There is something about catching a cold in a tropical country that is just fundamentally wrong. Here you are surrounded by bright sunshine, balmy breezes, chattering monkeys (or maybe students – it’s hard to tell them apart at times) and you should be able to inhale deeply, take a deep bite out of a mango, and rejoice in life while your miserable brethren back home are fighting off polar bears and blizzards – but instead, your nose runs like the waterworks at Fontainebleau and you cough and sputter like a Model T Ford.
There is nothing more disheartening than catching cold in Thailand. The Thais themselves are always complaining of coming down with colds, but I’ve yet to see one of ‘em actually sneeze or blow their nose into a big red bandana. I, on the other hand, ever since arriving here in Thailand, have had at least three colds every year. And when I say cold, I mean the kind that robs you of your voice, gives you a pounding headache, and fills your head with so much snot that it threatens to exit out your ears.
Thai school administrators are compassionate when it comes to illness. If you’re sick, you’re excused from teaching – just bring a doctor’s note when you return. But that’s a sucker’s game. The doctor can’t cure your cold – nothing under heaven can – but you wind up paying a couple hundred baht for the visit and the note and the doctor often gives you a prescription anyway that costs a few more hundred baht. Phooey! Why should I spend my time and money on a doctor when I know all I’ve got is a cold and it is plain as a pikestaff to anybody else who gets within ten feet of me?
At several schools, where the doctor’s note was mandatory, I have grimly forced myself to rise from my sickbed and go teach – deliberately sneezing all over the teacher’s office, my eyes red and swollen, my nose dripping all over textbooks and papers. My students have recoiled from me, crowding into the farthest corner of the classroom to avoid contagion. Hah! Doctor’s note be damned – I’d rather be a walking epidemic. Usually someone from the school administration would cautiously sidle up to me, their face covered in a gauze mask, and gently suggest I ought to go home. What, and miss my classroom duties? Never! Just a common cold, that’s all that’s wrong with me. A few aspirin and I’ll be right as rain. No, no, they insist, you appear to be suffering – you should go home, go far away from here, and lay down and wait to either die so we can cremate you or get better. And the doctor’s note? Oh, well, we’ll waive that little detail this time. I’d grip their hand in a hearty handshake, as they tried to stifle their screams of horror, and hurry on home to wallow in self-pity, aspirin, and Tiger Balm rubbed on my chest. A few days later I’d be back at work, bright-eyed & bushy-tailed. And no doctor’s note!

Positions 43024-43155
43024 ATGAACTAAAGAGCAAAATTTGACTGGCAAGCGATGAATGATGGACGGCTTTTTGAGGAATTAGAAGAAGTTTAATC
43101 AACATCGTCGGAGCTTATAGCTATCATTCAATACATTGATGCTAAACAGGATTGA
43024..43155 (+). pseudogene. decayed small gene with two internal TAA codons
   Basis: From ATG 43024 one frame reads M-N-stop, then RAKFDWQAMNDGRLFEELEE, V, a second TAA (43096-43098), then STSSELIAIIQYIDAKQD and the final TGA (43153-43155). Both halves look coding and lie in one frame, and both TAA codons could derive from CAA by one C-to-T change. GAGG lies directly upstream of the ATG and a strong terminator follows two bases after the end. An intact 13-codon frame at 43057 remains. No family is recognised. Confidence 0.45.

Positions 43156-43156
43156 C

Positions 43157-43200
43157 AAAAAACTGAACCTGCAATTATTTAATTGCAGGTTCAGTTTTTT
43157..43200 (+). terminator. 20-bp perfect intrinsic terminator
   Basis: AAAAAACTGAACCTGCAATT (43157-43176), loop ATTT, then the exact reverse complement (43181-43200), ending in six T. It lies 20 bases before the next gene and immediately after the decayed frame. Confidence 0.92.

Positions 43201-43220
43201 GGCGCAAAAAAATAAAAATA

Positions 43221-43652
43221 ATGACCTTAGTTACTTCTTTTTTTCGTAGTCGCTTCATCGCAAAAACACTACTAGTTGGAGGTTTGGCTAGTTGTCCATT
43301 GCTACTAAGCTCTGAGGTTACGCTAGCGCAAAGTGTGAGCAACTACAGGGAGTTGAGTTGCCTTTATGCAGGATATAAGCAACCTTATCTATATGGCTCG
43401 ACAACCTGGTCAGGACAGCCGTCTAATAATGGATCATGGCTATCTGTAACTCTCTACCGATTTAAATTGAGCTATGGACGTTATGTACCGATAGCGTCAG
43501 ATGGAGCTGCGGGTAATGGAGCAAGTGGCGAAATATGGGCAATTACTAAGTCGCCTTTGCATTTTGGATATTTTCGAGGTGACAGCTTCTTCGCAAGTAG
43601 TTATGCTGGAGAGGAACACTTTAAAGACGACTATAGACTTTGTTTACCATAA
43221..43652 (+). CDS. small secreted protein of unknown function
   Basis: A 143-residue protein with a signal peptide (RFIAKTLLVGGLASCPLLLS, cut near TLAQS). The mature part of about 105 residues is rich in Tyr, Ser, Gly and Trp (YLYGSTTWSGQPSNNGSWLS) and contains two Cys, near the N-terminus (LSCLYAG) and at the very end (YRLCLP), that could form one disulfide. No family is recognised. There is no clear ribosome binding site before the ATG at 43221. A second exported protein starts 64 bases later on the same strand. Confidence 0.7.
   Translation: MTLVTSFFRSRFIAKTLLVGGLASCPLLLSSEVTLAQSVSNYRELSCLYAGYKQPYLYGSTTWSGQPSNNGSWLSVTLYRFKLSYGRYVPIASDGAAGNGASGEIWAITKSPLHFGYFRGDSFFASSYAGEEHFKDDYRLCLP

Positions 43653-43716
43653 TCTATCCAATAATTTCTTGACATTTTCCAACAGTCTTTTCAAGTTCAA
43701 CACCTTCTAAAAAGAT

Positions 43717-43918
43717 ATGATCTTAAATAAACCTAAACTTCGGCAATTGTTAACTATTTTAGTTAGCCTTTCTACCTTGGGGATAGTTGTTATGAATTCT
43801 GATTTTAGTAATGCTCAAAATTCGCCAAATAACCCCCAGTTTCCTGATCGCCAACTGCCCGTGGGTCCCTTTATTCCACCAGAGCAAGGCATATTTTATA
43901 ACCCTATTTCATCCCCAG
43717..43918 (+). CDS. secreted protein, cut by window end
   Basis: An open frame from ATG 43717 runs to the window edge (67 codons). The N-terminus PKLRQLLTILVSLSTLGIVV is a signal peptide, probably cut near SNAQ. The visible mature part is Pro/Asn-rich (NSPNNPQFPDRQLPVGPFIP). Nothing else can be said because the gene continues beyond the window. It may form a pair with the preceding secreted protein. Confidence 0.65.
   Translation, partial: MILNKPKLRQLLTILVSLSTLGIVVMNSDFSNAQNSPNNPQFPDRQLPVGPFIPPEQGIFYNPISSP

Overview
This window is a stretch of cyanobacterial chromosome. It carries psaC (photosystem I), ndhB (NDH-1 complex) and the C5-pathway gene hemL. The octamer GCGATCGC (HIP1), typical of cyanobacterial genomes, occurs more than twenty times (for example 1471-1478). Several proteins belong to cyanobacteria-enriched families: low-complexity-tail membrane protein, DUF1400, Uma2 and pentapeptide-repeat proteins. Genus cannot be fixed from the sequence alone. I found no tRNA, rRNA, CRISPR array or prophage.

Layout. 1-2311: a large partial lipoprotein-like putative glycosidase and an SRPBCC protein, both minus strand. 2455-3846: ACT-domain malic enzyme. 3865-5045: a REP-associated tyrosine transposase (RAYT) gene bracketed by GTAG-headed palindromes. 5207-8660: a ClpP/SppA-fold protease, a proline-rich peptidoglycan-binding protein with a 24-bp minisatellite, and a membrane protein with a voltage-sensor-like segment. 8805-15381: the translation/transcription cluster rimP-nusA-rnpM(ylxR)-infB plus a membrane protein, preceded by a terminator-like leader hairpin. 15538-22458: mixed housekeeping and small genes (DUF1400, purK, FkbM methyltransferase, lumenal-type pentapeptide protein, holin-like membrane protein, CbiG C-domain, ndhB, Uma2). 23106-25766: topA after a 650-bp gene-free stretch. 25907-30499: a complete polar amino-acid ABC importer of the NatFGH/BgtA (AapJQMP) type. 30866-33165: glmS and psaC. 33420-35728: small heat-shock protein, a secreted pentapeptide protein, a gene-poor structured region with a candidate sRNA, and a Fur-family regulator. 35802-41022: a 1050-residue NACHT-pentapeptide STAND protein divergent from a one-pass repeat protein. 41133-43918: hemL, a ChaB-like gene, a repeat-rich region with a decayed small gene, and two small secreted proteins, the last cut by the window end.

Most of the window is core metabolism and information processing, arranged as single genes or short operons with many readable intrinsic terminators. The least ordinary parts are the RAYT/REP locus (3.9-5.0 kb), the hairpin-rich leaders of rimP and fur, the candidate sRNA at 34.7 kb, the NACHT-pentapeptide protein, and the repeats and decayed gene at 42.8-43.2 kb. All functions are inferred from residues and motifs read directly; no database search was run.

Now that I’m working at TEFL International, I don’t have to worry about doctor’s notes anymore. But I still get those darn head colds about three times a year, and now I have to put up with everybody’s remedies.
My fiancé Joom insists on making me chicken soup at the first sign of a sniffle. Her soup is very good, but like all Thais she’s addicted to making it volcanic with chilies – even when I plead with her to spare the lining of my stomach. Nonsense, she retorts, it’s the chilies that will drive the cold right out of you. So I spoon it down, my forehead beaded with sweat, and when her back is turned I run to the refrigerator and coat my tongue with butter.
Our landlord is Chinese, and when she hears me sneeze she is Johnny-on-the-spot with a loathsome herbal tea that combines the smell of burning rubber with the taste of geranium leaves. She is also very keen on having me digest a fertilized goose egg, raw.
At the office I am bombarded with nostrums ranging from orange juice infused with fish sauce to laving my forehead in a bowl of holy water blessed by monks at the local Buddhist temple.
I thought I would find some sanity from a farang doctor friend of mine. The last time I came down with a cold I went to him to ask for advice on how to alleviate the symptoms without indulging in any mumbo-jumbo or questionable cuisine. He told me, confidentially, what he does when he feels a cold coming on. He hangs upside down and pumps salt water into his sinuses.
From now on when I come down with a cold I’m gonna tell everyone it’s just a hangover. They’ll cluck their tongues at my debauched lifestyle, but at least they’ll leave me alone!